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Good Morning Carolina celebrates National Weatherperson's Day


WILMINGTON, NC (WWAY) -- February 5th marks National Weatherperson's Day; a day to say thanks to meteorologists across the country both on-air and off. This morning on Good Morning Carolina, Ashley Jacobs gave Meteorologist Tim Buckley some cupcakes on set, and some laughs ensued as you can see in the video.

What is National Weatherperson's Day?  (The following is a release from the National Weather Service explaining the holiday)

The holiday honors the birth of John Jeffries in 1744, who is recognized as on of America's first weather observers. He began taking daily weather observations in Boston in 1774 and he took the first weather balloon observation in 1784. This is a day to recognize the men and women who collectively provide Americans with the best weather, water, and climate forecasts and warning services of any nation. 

Many of us take weather information for granted. Turn on a light switch, you get light. Turn on your television or radio, or check a web site and you get the weather forecast. It's easy to forget that around the clock, dedicated meteorologists and weathercasters are vigilantly creating forecasts to help you plan your day, and issuing warnings to help keep you safe in the event of severe weather. 

The men and women at your local National Weather Service forecast office gather the raw weather data, analyze the data, and study numerical computer models in order to issue the weather and river forecasts and warnings to protect life and property. Specialized marine and aviation forecasts help enhance the Nation's economy. Spot forecasts help firefighters control wildfires and emergency management officials contain hazardous chemical spills. Extensive climate records help engineers, architects, researchers, insurance companies and utilities.

The primary mission of the NWS is to provide the American public with the best possible warning service to save lives. Recent severe weather statistics show that we continue to improve our capability to warn the public of impending hazardous weather. Nationally, lead time for flash flood warnings improved from 22 minutes in 1993 to 78 minutes in 2008. Accuracy over the same time period increased from 71 percent to 91 percent. Lead time for tornado warnings has increased from 6 minutes in 1993 to 13 minutes today. Tornado warning accuracy has increased from 43 percent to 72 percent. Winter storm accuracy in 2008 was 89 with an average lead time of 17 hours. Since 1990, the Tropical Prediction Center's 24 to 72 hour tropical storm forecast track errors have been reduced by more than 50%. These more accurate and longer lead time warnings help communities stay safe.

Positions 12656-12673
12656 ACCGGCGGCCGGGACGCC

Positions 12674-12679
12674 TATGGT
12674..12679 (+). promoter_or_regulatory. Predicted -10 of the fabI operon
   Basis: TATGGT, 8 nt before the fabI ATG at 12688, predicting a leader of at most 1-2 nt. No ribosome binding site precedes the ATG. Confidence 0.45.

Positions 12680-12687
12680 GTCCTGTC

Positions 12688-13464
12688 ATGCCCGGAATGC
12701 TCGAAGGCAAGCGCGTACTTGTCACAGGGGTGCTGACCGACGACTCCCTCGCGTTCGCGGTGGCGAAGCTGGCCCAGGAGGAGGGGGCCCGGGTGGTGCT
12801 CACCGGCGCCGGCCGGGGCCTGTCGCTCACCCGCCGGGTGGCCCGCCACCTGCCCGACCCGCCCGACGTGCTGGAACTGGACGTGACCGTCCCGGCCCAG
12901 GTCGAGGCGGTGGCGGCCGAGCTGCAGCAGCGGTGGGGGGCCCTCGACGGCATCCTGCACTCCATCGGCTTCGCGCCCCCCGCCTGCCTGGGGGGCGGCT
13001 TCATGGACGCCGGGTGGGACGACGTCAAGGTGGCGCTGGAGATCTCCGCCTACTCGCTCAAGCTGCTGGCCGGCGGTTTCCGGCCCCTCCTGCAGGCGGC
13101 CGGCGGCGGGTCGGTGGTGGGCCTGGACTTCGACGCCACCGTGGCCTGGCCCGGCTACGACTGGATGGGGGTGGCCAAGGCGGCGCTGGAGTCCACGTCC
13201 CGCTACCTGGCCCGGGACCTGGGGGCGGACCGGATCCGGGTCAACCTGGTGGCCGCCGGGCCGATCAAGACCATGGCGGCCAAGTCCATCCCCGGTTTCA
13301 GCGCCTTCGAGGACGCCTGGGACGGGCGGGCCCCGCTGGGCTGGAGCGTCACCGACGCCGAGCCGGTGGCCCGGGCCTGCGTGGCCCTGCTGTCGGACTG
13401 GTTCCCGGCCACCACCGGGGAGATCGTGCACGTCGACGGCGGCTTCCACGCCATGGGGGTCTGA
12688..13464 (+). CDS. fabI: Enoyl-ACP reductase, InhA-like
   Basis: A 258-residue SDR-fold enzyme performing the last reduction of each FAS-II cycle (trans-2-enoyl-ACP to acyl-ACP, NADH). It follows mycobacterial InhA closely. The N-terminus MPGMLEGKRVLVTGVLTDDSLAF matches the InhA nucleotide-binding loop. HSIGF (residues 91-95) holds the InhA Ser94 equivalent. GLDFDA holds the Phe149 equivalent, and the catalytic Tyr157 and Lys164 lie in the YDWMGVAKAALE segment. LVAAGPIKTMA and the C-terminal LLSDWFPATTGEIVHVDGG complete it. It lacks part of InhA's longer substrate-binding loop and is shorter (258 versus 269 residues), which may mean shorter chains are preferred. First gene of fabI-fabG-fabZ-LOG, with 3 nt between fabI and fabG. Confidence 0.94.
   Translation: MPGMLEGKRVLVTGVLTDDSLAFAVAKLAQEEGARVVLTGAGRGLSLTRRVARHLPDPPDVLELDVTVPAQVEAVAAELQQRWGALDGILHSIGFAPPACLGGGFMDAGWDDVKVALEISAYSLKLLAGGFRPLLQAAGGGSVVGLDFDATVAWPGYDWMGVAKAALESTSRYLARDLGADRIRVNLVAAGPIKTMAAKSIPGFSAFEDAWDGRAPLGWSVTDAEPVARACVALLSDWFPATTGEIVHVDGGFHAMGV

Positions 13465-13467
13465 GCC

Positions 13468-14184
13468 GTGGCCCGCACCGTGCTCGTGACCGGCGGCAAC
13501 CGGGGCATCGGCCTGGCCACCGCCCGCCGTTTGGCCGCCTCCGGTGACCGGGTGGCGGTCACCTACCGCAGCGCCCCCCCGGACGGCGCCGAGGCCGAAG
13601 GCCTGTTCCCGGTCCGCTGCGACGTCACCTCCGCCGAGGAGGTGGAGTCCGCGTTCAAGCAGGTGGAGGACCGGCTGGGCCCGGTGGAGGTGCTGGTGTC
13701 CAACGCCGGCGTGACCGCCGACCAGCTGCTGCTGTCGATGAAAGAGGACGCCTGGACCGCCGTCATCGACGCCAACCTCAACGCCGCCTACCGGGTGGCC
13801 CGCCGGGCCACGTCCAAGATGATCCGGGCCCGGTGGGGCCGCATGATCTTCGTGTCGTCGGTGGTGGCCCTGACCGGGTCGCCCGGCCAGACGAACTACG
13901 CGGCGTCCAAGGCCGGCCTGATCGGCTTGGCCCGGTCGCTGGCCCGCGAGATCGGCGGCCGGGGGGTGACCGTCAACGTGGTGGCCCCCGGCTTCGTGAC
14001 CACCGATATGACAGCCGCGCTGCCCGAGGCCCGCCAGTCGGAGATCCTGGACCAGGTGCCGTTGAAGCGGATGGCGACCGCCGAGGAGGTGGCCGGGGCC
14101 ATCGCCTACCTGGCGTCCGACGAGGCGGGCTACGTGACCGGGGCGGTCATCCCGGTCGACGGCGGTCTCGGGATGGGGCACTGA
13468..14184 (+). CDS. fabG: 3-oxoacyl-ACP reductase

But the NWS couldn't accomplish its mission without a diverse group of partners helping in the process. 

Nationwide, more than 11,000 volunteer Cooperative Observers take regular measurements of temperature, precipitation and other data, which is used by forecasters and climatologists. Nearly 300,000 volunteer storm spotters are trained by the NWS to provide visual reports of severe weather conditions to forecast offices and local emergency management officials. Volunteer amateur radio operators provide critical emergency communications during severe weather. 

Most of the colorful weather graphics seen on television and in newspapers come from another member of America's weather team. Commercial weather companies enhance the presentation of forecasts in the media and in many weather-sensitive industries, and provide customized forecasts and services for clients. 


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